In contrast, the first aspect of the present invention avoids this redundancy. When an XOR command is received, and if its register operands are equal, the contents of that register are directly zeroed and the appropriate flags are also directly set or reset. Since the outcome of this operation is already known, this saves the steps of accessing, moving to the ALU, and comparing bit by bit the contents of the register, evaluating the result, and finally assigning values to the appropriate flags, thereby avoiding the execution steps of the prior art. When used in the preferred embodiment of a multiple pipeline microprocessor, the (XOR,=) command can then be placed in a pipeline with less than the full capabilities normally required.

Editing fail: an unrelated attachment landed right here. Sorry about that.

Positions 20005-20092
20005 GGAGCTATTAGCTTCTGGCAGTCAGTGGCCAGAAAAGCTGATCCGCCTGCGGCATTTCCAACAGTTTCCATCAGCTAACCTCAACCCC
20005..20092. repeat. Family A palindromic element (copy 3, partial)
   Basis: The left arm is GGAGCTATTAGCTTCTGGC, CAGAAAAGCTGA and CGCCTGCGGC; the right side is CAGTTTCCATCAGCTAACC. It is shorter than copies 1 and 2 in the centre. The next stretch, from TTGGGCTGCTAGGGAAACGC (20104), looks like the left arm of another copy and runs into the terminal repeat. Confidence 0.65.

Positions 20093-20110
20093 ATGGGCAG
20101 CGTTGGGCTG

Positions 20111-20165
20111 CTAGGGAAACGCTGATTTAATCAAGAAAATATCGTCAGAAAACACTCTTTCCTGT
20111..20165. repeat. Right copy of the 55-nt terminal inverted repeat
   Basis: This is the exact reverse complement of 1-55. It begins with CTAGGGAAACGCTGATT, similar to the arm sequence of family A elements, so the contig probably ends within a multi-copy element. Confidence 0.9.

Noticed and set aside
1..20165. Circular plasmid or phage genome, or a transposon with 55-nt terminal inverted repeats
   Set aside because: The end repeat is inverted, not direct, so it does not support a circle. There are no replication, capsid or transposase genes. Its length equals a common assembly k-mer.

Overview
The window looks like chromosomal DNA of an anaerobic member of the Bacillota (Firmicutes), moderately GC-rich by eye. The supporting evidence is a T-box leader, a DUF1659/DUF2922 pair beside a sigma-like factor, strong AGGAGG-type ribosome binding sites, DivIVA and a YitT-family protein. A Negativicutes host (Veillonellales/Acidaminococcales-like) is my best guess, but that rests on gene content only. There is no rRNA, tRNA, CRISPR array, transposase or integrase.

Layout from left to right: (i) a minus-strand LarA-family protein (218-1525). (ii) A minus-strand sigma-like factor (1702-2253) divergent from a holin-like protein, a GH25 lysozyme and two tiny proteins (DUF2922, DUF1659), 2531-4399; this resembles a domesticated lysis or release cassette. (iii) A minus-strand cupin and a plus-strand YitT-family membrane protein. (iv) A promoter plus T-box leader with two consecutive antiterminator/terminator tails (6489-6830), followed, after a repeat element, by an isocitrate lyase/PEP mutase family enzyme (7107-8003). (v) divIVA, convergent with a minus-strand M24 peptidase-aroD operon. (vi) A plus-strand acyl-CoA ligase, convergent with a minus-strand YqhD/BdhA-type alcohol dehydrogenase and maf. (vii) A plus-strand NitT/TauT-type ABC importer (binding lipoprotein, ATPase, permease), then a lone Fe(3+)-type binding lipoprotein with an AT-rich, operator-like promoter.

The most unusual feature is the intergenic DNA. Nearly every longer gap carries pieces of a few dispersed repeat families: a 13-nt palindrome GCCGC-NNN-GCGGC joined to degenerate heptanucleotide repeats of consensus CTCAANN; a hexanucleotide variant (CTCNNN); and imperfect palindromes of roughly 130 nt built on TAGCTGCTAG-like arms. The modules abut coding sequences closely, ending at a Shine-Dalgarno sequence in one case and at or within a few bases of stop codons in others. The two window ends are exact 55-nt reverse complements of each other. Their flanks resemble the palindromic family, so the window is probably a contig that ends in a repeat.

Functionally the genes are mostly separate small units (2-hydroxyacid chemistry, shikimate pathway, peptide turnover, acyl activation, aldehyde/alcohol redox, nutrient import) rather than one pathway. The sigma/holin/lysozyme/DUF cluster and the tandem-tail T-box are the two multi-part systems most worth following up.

FIG. 1 is a block diagram of a basic embodiment of the present invention. The (XOR,=) block 11 receives instructions as they are issued from an instruction buffer 10. If the instruction is an XOR with the same register for both of its operands, the “+” path is taken. The result is immediately implemented in the registers 12, assigning the flags appropriate values, and clearing the register which comprised the equal operands. It can then go back to the instruction fetch stage 15 and proceed with the next instruction. Otherwise, the “−” path is taken and the instruction is then passed on to the execution stage 13 and processed normally. Note that the (XOR,=) block 11 needs neither the various steps listed in the execution stage 13 nor access to the memory cache 14 should the operands be memory. Also note, as shown by the single direction arrow of the “+” path, that the (XOR,=) block only writes into the registers 12 and does not read out their contents.